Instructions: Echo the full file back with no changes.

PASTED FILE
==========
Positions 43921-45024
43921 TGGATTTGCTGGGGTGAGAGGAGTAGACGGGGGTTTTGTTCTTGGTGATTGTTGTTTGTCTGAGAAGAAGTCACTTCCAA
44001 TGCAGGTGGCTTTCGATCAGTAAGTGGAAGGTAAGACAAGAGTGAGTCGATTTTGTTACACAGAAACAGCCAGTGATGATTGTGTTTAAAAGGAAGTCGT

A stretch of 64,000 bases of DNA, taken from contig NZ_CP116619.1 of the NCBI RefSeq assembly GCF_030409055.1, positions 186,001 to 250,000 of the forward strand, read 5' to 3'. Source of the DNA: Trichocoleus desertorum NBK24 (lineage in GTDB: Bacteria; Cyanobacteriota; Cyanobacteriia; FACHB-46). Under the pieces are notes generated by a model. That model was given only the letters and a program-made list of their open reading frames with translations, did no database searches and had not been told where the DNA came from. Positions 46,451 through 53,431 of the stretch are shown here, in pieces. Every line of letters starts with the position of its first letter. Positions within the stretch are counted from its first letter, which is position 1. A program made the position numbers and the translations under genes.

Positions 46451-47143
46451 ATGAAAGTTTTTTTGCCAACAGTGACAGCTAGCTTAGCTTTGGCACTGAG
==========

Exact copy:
Positions 43921-45024
43921 TGGATTTGCTGGGGTGAGAGGAGTAGACGGGGGTTTTGTTCTTGGTGATTGTTGTTTGTCTGAGAAGAAGTCACTTCCAA
44001 TGCAGGTGGCTTTCGATCAGTAAGTGGAAGGTAAGACAAGAGTGAGTCGATTTTGTTACACAGAAACAGCCAGTGATGATTGTGTTTAAAAGGAAGTCGT

A stretch of 64,000 bases of DNA, taken from contig NZ_CP116619.1 of the NCBI RefSeq assembly GCF_030409055.1, positions 186,001 to 250,000 of the forward strand, read 5' to 3'. Source of the DNA: Trichocoleus desertorum NBK24 (lineage in GTDB: Bacteria; Cyanobacteriota; Cyanobacteriia; FACHB-46). Under the pieces are notes generated by a model. That model was given only the letters and a program-made list of their open reading frames with translations, did no database searches and had not been told where the DNA came from. Positions 46,451 through 53,431 of the stretch are shown here, in pieces. Every line of letters starts with the position of its first letter. Positions within the stretch are counted from its first letter, which is position 1. A program made the position numbers and the translations under genes.

Positions 46451-47143
46451 ATGAAAGTTTTTTTGCCAACAGTGACAGCTAGCTTAGCTTTGGCACTGAG